Black Knight: COVID-19 Unemployment Spike Triggering Surge in Mortgage Forbearance Requests

Leading up to the coronavirus outbreak, said Black Knight, Jacksonville, Fla., the vast majority of mortgage performance metrics were at or near record levels. Now, says Black Knight Data & Analytics President Ben Graboske, the mortgage market has been turned upside down.

“Trying to gauge the impact of COVID-19 on mortgage performance is as much an art right now as a science,” Graboske said. “The fact is that there is no true point of comparison in the nation’s recent history for analysts to model against.”

To wit, according to the monthly Black Knight Mortgage Monitor:  

–While these historically low levels of past due mortgages make for a strong foundation leading up to the effects of COVID-19, they also mean that default servicing staff had been greatly reduced in recent years, compounding the challenge that servicers face in managing a wave of new forbearance and deferral requests.

–Nearly 17 million Americans have filed for unemployment in the weeks since COVID-19 was labeled a pandemic. Since UE has historically been a significant driver of mortgage performance, Black Knight’s Applied Financial Technology modeling team looked at various scenarios in an attempt to quantify the potential default risk of rising unemployment.

–Using the Great Recession as a point of comparison, the AFT team found that at 10% unemployment, the industry could expect two million new mortgage delinquencies, for a total of 4 million delinquencies and a national noncurrent rate of 7.5%. If unemployment climbs to the 15%recently projected by Goldman Sachs, it’s possible to see 5.5million past-due mortgages. Should UE reach the 30% projected by the Federal Reserve Bank of St. Louis, the non-current rate could spike to nearly 19%, surpassing what was seen during the Great Recession, with 10 million homeowners past due on their mortgages.

“The various forbearance programs being offered to borrowers via the recently passed CARES Act, as well as via individual agencies and mortgage servicers, are a key difference today,” Graboske said.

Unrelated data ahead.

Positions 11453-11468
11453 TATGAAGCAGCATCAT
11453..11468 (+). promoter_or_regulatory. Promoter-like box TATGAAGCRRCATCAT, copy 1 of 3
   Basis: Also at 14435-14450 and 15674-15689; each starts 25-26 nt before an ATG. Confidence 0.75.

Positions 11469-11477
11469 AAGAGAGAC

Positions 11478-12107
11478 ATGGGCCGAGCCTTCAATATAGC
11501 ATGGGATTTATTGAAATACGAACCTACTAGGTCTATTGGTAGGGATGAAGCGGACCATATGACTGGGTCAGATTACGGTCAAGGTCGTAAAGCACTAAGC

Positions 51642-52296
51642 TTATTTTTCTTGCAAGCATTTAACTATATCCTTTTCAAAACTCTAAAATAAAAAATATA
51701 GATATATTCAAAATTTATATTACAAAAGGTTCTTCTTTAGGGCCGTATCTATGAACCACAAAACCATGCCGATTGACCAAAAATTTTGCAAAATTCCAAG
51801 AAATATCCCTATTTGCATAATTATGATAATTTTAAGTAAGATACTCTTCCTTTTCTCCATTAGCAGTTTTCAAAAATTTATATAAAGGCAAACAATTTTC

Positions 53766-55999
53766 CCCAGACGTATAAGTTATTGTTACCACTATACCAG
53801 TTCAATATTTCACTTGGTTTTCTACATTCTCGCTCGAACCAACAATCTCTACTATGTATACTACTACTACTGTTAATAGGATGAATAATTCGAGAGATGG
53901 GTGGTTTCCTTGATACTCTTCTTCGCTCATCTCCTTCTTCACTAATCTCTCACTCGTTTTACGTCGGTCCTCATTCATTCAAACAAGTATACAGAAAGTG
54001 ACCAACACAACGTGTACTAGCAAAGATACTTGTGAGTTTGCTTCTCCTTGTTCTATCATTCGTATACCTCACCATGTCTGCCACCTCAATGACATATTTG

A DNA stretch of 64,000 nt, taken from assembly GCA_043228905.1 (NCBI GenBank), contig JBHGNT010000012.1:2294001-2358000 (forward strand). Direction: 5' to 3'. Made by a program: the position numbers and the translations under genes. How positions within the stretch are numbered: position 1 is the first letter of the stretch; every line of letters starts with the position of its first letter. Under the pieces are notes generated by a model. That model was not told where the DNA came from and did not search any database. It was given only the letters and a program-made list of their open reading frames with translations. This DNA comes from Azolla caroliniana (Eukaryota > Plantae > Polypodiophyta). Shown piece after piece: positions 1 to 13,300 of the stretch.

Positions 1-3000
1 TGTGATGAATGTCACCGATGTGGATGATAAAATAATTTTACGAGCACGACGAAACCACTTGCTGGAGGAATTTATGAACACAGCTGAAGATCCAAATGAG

Black Knight said mortgage performance in the wake of natural disasters gives an idea of how well such programs have worked to help keep people in their homes. Pointing to the effectiveness of forbearance programs in a time of crisis, of the more than 140,000 seriously delinquent mortgages caused by the 2017 hurricane season, just 1% of homes were lost to foreclosure or short sale two years after the storms. Although, should financial disruptions become more long-term, additional assistance programs may become necessary.

“Of course, a surge of forbearance requests brings its own challenges, both operational and financial,” Graboske said. “Mortgage servicers are already being inundated with such requests, and those without the proper technology solutions or staffing levels in place will be hard-pressed to manage the situation. Likewise, servicers still need to pay principal and interest advances to federally backed securities holders, even if borrowers are granted deferments on paying their mortgages. If even just 5% of homeowners with GSE- or Ginnie Mae-securitized mortgages seek forbearance, those costs would be more than $2.1 billion per month. At 10%, the monthly cost owed to securities holders would jump to $4.2 billion and at 20% to $8.48 billion. While Ginnie Mae has announced a pass-through assistance program through which it will advance principal and interest payments to investors on behalf of servicers, at present there is no such program in place for mortgages backed by the GSEs. This remains a very fluid situation all around.”

The report can be accessed at